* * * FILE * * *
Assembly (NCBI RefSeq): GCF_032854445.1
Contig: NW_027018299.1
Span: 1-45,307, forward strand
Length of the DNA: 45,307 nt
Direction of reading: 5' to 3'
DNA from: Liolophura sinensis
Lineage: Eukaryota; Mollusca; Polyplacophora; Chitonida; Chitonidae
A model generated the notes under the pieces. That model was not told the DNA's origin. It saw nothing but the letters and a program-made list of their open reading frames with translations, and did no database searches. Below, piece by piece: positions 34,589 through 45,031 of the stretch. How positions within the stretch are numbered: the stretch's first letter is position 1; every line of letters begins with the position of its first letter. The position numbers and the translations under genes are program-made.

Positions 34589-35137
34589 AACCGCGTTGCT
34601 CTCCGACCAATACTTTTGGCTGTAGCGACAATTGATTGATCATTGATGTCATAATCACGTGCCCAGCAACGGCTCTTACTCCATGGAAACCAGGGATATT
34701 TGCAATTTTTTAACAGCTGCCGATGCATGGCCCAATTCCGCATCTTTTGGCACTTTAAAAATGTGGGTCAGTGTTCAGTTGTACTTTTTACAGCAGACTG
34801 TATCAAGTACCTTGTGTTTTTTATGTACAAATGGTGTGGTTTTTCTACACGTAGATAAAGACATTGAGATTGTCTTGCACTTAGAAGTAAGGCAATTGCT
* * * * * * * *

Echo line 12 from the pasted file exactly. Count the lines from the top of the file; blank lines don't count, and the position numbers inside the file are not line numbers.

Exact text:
34701 TGCAATTTTTTAACAGCTGCCGATGCATGGCCCAATTCCGCATCTTTTGGCACTTTAAAAATGTGGGTCAGTGTTCAGTTGTACTTTTTACAGCAGACTG